[00:04:28] You're gonna have a meeting where some architectures or some senior folks on the team like, right, we gotta build some stuff around React, right? That's one thing if you're a good company. If you're not a good company, what's gonna happen is people are just gonna do it as they go, and then no one's gonna know what the hell's going on the app.

[00:04:43] They're like, what's going on here? And they're like, well, talk to that person. They don't work anymore, and it's like, okay. Don't touch that code is gonna be like a comment on top of the file. Don't touch this, because no one knows what it does, but it works.

[00:04:54] So this kind of avoids all that because you're gonna build your own framework, anyway. Yeah, Mark.
>> Could you give your thoughts on remix and potentially new stuff like Astro?
>> Yeah, so I actually don't have too much experience with remix other than just reading their documentation, unfortunately.

[00:05:12] So I don't have any opinions about it, I just know that they aim to deliver on some of the same things that Next.js does as far as like building out full stack applications. From what I understand, I think they're focused more on creating static applications from the folks that own that.

[00:05:29] But then again, I haven't really used it, so I can't really comment on that, but it seems promising, maybe I should check it out. But I tried to use it when it first came out, I think it was like invite paid only, or something like that. And I was like, I don't wanna do this, but I think it's open now, so I don't know, maybe I'll check it out.

[00:05:45] Astro is cool, I know a lot about Astro. So Astro is, I don't know what you would call it, I don't even really call it a framework. It's almost like a second architecture, it's like free architecture basically. It's like it's something that sits on top of your framework to allow you to create what's called like these dynamic islands or is that Apple's thing?

[00:06:10] I don't know, they call them islands to an Astro, I believe. That's also apples.
>> Do you call it Island.
>> Okay, I was like, wait, did I just get confused with Apples thing? Yeah, they call them Islands, which basically it's just an optimization on how you can render your components sending less JavaScript to the frontend, only streaming it when needed.

[00:06:26] And it can just wrap all your framework. So it's not so much that you would only use Astro over React or something like that as you would use it together. So it's just another tool to optimize things. There's always gonna be overlap, the frameworks themselves have their own optimization tools built in.

[00:06:45] The platforms you deploy to have their own optimization tools built in, and you have something Astro that has their own optimization tools built in. So you kind of got to figure out what's going to give you the best, it really isn't like one solution that's gonna work for everybody.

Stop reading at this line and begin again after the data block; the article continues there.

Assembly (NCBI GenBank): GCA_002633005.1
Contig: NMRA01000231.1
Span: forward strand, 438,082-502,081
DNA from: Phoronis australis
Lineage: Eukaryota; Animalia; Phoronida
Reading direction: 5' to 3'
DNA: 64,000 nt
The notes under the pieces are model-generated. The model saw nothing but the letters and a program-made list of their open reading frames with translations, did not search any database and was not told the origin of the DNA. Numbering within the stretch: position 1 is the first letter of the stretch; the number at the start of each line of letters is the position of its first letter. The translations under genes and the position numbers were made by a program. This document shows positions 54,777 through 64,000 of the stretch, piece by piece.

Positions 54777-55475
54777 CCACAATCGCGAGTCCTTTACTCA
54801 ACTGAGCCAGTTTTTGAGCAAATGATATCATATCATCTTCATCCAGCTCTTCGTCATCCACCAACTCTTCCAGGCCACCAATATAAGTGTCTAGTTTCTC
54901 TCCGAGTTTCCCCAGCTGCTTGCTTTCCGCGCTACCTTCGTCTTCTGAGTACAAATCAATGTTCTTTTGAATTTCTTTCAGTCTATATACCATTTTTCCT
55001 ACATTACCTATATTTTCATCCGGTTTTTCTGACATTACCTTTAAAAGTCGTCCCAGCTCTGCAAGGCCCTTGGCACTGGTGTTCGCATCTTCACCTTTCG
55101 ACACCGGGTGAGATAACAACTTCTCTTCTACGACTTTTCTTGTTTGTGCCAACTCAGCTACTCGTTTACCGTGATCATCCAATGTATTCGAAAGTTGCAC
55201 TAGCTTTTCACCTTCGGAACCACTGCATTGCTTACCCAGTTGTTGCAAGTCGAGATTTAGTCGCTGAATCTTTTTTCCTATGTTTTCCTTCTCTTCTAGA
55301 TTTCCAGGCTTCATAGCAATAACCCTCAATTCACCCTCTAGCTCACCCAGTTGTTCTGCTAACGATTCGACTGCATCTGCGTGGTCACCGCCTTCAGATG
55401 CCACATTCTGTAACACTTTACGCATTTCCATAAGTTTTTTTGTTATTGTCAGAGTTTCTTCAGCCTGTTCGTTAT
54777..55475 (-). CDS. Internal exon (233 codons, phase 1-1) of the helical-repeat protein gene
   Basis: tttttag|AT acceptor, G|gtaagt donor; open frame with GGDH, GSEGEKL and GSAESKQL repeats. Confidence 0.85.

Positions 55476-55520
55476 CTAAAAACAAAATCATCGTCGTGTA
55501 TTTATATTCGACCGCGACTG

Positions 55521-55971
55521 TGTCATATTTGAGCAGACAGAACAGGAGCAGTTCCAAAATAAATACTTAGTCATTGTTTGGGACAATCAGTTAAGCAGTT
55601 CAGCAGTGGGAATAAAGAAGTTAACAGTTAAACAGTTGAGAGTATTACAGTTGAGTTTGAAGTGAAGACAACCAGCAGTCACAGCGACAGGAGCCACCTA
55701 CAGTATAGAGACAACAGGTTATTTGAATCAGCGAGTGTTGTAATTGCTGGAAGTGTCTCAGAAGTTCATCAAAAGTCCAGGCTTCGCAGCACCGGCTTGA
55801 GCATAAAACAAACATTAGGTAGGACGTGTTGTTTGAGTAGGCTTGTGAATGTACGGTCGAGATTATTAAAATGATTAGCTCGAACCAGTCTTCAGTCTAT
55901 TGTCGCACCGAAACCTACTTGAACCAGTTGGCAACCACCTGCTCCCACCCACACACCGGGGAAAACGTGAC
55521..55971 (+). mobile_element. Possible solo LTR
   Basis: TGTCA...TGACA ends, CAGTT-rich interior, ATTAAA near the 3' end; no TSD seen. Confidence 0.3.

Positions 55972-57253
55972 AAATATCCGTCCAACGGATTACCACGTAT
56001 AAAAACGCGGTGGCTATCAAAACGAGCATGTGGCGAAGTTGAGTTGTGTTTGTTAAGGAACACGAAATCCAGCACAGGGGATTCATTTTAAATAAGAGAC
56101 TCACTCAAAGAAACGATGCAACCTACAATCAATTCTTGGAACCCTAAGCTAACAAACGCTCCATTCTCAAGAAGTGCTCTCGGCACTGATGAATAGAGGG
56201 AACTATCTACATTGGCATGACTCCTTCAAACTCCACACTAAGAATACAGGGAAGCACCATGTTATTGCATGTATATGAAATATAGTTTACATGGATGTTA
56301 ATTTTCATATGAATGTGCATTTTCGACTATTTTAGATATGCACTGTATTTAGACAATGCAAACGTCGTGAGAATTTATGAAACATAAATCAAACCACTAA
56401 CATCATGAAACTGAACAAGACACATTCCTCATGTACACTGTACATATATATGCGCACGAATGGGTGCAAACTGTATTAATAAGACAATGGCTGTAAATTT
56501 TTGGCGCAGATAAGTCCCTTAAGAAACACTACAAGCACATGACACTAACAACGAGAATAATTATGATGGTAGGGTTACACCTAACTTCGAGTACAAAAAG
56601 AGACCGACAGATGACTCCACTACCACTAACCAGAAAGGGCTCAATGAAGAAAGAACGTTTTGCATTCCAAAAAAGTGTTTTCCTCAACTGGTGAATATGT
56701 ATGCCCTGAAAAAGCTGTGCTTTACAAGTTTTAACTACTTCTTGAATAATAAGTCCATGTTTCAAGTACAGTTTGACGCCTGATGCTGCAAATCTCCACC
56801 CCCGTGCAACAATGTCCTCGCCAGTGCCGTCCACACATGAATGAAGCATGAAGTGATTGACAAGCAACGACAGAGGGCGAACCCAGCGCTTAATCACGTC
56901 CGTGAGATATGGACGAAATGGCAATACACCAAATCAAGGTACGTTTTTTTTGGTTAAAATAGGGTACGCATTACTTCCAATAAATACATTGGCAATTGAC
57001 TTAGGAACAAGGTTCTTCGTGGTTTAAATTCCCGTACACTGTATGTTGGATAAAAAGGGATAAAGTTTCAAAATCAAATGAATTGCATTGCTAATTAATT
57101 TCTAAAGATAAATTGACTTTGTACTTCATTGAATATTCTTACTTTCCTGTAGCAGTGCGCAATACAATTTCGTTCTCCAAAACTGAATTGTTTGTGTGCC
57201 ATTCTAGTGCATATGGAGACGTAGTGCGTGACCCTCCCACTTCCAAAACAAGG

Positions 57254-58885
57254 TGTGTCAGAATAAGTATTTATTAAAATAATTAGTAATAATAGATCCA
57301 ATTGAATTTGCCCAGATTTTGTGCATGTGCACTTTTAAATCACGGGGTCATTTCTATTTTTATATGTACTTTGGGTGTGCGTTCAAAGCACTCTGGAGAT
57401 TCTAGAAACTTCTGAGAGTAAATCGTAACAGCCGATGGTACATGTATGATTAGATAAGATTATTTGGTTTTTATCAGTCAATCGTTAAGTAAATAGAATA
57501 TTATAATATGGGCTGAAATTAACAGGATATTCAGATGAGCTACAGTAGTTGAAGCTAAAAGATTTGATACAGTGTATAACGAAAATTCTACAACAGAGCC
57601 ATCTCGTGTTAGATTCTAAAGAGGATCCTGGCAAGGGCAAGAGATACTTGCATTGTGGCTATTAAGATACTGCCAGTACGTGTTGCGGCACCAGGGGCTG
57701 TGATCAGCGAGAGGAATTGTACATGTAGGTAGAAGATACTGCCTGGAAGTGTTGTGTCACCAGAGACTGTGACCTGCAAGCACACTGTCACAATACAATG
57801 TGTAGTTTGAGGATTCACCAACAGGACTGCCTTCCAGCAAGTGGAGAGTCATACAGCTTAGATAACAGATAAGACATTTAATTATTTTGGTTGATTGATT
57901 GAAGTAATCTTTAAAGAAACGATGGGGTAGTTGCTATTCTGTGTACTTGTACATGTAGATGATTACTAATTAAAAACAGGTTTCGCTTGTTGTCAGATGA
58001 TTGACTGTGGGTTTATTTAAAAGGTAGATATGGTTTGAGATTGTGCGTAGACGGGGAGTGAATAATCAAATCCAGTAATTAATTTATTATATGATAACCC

[00:06:58] It all really depends on where you deployed, who's on your team? What framework you're using? What version is it? Who has access to it? So they're all kind of shooting for the same thing, so that's my pain on that, yes.
>> Out of curiosity, would it be possible to kind of isolate or separate the frontend with the API side?

[00:07:20] For example, say you want like the API is used by many different services outside of just the frontend. And you wanna able to scale that, is that possible with Next.js? Or would you recommend using a different API entirely for that case?
>> Right, so the question was can you just forget about the frontend thing, just make a backend and scale that out, so you can use it with something else?

>> Yeah, so you have the frontend that exists with the Next app and the backend that you create with the Next.js application like API routes and stuff like that. Say that those get used much more by other services and the frontend still uses it, but say you wanna scale that up independently, is that a possibility?

>> Yeah, so in Next.js, those API handlers were meant to be serverless handlers. So technically, serverless scales as long as you throw money at it, so it'll go forever. So I guess, it really depends on where you deploy it. If you deploy to Versailles, what supports still service functions deployed to nullify which supports those service functions.

[00:08:15] Then yeah, it should theoretically just go as much as you need. I haven't seen problems with it. And it doesn't know or care that the frontend that it's bundled with is actually the client that's asking for the resources. So anything can hit it, whatever security policies you have as far as like IP addresses or whatever, it's totally fine, it shouldn't be an issue.

[00:08:34] So yeah, I don't think you're gonna have a problem with that. That's totally fine. Although, if you want it more granular, I don't know, API configuration is probably better to use like an API framework to do. Because building a serverless, It's definitely a lot different than not building a service, especially with the database you would have to pick.

[00:08:55] You can't pick a database that expects to be connected forever and pulling the connections, eventually you run out of connections. So you've got to either solve that or use a service database, which might change how you build your app. So there is a lot of decisions that go into working on a service app.

[00:09:11] Although there are a lot more options today than there were when I was making your service app like five years ago where there was not a service database and you had to figure it out. So yeah, that's the way I think about it.